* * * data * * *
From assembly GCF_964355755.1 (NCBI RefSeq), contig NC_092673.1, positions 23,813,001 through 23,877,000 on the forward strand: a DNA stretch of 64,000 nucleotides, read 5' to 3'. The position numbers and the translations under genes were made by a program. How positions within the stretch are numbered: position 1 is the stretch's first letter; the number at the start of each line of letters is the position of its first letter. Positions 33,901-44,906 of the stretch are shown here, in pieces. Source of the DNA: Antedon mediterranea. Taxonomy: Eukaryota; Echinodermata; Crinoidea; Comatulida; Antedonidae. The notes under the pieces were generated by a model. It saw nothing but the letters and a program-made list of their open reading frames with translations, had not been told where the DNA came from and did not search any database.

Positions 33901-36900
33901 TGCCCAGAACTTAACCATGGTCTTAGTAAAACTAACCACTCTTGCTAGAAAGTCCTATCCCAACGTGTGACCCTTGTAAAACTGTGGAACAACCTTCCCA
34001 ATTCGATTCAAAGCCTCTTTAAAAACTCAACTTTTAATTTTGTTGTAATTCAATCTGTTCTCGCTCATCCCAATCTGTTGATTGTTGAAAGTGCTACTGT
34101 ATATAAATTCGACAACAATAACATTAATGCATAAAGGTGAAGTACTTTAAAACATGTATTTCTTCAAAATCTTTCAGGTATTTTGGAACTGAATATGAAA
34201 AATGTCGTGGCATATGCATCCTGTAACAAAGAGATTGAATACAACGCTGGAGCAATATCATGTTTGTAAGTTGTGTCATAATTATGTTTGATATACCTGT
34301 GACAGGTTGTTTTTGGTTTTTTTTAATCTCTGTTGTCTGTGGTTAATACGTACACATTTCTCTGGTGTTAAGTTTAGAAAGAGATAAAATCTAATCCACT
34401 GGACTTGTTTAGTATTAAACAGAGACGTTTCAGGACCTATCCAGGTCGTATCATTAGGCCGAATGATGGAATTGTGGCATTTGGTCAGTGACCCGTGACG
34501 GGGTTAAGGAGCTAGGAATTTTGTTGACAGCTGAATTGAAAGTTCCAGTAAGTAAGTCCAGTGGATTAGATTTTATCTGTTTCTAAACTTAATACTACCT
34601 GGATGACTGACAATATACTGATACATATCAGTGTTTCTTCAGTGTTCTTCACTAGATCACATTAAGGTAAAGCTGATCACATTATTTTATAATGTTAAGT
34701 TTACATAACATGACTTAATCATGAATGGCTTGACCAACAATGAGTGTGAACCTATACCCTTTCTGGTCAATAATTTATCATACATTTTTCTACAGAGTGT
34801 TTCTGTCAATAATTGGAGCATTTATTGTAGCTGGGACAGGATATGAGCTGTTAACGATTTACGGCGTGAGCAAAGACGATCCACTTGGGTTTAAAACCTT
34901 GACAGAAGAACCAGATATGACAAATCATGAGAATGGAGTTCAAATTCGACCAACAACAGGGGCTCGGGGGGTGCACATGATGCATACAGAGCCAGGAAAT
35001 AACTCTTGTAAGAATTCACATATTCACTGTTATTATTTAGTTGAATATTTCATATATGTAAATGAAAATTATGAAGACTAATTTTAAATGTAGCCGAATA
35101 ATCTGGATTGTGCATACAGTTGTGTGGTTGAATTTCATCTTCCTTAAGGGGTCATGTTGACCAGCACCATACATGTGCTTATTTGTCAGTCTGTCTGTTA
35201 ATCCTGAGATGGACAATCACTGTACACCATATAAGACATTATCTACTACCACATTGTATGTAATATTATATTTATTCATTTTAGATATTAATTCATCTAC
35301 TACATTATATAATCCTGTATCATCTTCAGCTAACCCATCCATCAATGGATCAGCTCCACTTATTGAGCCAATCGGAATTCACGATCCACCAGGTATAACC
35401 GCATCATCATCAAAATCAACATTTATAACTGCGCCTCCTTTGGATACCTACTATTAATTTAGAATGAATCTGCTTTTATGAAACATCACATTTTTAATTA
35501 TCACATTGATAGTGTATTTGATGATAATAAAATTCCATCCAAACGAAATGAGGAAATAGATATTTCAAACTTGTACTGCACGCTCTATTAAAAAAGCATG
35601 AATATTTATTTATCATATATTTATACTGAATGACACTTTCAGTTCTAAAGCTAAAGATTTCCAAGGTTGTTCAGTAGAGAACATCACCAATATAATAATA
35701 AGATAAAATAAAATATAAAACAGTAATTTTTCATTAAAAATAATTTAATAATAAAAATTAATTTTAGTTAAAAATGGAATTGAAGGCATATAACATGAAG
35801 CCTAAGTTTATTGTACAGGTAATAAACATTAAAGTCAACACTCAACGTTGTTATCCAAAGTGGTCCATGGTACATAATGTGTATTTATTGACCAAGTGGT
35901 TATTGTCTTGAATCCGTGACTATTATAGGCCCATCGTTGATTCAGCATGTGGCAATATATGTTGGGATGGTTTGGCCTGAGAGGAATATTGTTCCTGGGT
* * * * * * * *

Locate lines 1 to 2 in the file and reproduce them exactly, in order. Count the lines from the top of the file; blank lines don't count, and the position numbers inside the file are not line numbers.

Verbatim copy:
From assembly GCF_964355755.1 (NCBI RefSeq), contig NC_092673.1, positions 23,813,001 through 23,877,000 on the forward strand: a DNA stretch of 64,000 nucleotides, read 5' to 3'. The position numbers and the translations under genes were made by a program. How positions within the stretch are numbered: position 1 is the stretch's first letter; the number at the start of each line of letters is the position of its first letter. Positions 33,901-44,906 of the stretch are shown here, in pieces. Source of the DNA: Antedon mediterranea. Taxonomy: Eukaryota; Echinodermata; Crinoidea; Comatulida; Antedonidae. The notes under the pieces were generated by a model. It saw nothing but the letters and a program-made list of their open reading frames with translations, had not been told where the DNA came from and did not search any database.

Positions 33901-36900